With 60 percent of their veteran starting rotation cycling out of their contracts, the Cubs almost certainly will be forced to go outside the organization for one or more starting pitchers for 2021.
If they do it right, they won’t have to go far for at least one:
Just bring back Jon Lester.
Of course, it makes no sense because he’ll be 37, has struggled much of this season after fighting through one of his worst seasons last year and as recently as Wednesday was lucky to give up only two runs in five innings as hard as Cleveland hitters were on his stuff.
It also makes too much sense not to do it.
As recently as a week ago, he shut down the Brewers for six innings after making between-starts adjustments, has as much velocity and ability as he did two years ago when he made his fifth All-Star team and remains the toughest-minded, most competitive pitcher on the staff, if not every player on the team.
“I remember his press conference like it was yesterday,” teammate Anthony Rizzo said of the December 2014 introduction after signing a six-year, $155 million deal. “One of the main things he said was, ‘I’m coming here to win.’ And that’s coming to a 90-plus-loss team in 2014.
“And we turn around to win 97 games and win division after division, NLCS, NLCS, World Series — he came here to win, and that’s just what he’s done.”
Every pitcher has a shelf life.
And some pitchers, such as Lester, have a $25 million price tag attached to a club option for next year.
So that’s not going to happen. The Cubs will pay the $10 million buyout instead.
But there’s a lot of conversation available in between.
In an uncertain baseball economy and a tough recent track record to sell on an open market, Lester’s best bet on a short-term, low-cost deal might be right back in Chicago.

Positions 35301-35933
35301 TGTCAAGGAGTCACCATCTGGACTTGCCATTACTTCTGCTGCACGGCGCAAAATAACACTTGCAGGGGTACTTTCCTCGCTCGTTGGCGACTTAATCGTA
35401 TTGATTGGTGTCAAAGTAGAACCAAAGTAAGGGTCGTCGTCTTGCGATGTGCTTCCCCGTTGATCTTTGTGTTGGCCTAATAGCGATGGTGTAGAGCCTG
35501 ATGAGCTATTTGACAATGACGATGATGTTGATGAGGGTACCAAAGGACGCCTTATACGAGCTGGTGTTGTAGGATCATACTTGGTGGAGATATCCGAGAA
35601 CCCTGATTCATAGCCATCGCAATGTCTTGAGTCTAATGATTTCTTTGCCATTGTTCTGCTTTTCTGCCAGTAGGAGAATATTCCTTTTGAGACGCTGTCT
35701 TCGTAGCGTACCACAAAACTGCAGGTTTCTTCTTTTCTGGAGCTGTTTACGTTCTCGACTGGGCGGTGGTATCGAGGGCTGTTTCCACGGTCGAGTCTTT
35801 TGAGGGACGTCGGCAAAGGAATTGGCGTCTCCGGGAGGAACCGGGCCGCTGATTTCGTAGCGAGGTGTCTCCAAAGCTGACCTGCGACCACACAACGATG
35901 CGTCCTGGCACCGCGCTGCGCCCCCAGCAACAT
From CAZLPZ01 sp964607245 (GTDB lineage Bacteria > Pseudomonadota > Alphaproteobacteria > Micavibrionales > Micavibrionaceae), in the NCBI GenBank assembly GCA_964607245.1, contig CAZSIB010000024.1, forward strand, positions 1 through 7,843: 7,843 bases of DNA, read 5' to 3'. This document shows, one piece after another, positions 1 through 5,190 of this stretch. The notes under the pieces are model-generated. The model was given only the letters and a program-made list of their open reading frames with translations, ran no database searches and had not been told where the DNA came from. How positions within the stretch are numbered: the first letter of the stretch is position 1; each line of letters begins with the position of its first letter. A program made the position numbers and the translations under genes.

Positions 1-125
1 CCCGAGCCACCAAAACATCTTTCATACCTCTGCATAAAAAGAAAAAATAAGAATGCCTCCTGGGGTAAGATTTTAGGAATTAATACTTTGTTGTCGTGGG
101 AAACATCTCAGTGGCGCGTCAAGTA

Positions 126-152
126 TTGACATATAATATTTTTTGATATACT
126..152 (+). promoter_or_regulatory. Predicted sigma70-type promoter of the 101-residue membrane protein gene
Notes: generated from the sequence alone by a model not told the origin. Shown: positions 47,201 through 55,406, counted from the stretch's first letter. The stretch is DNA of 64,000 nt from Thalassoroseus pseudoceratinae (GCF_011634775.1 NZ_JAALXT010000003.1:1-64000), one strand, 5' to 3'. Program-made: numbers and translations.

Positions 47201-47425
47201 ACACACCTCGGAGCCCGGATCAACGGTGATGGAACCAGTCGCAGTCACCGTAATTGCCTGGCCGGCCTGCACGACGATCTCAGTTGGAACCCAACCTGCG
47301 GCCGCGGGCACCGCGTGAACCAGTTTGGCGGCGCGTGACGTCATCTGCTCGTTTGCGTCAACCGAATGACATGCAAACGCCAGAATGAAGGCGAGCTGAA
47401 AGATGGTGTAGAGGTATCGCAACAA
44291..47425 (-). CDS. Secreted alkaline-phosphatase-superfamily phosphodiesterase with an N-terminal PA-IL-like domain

It’s definitely the Cubs’ best bet if they can get him.
Are you going to bet against Lester? Bet against a guy whose ERA is more than a full point better in 26 postseason games in his career than the regular season — including 1.92 in his last 10 postseason games for the Cubs?
Bet against him having value on what might be an incentive-heavy contract for one more year?
Lester got emotional after Wednesday’s start, acknowledging the likelihood it was his final start at Wrigley Field as a Cub.
His manager and former personal catcher got emotional two days later just talking about that night and taking the ball from Lester after the fifth inning with a low pitch count.
“Probably the hardest pull that I’ve had. My stomach was in knots, knowing I had to go tell him he wasn’t going back out after the fifth,” Ross said. “I know what this guy’s meant to this franchise. I know there’s nobody that’s done more for me in my career than that human being and what he’s done for me and my family. …I wouldn’t be sitting in this seat without that guy.”
Teammates from Rizzo to Javy Báez to countless pitchers in the clubhouse also talk about Lester’s “generosity,” influence on young careers and team-building character. The front office has known him since he was a teenager in the Red Sox farm system and became much closer to him and his family during his harrowing battle with cancer a few years later.
Picture Lester not only as a competitor for a team that can still open a season with Yu Darvish and Kyle Hendricks next season — but also as an influence for the Adbert Alzolays, Brailyn Marquezes and other young pitchers (and hitters) during what’s sure to be a season of transition next year.
Then picture the mood this week with the thought of his six-year run at its end.
“I look at things through a different lens,” Ross said. “I don’t see [Wednesday] as his last start here. I see him coming back. That’s my hope.
“I think he’s got a lot more to prove. I think he’s got a lot more to do in this game.”
We already know he came here to win.
In fact, with Friday’s 1-0 victory over the Twins behind Hendricks’ impressive start, the Cubs clinched their sixth winning season in Lester’s six years in Chicago.
Don’t think he could help do it again?
Don’t bet against it.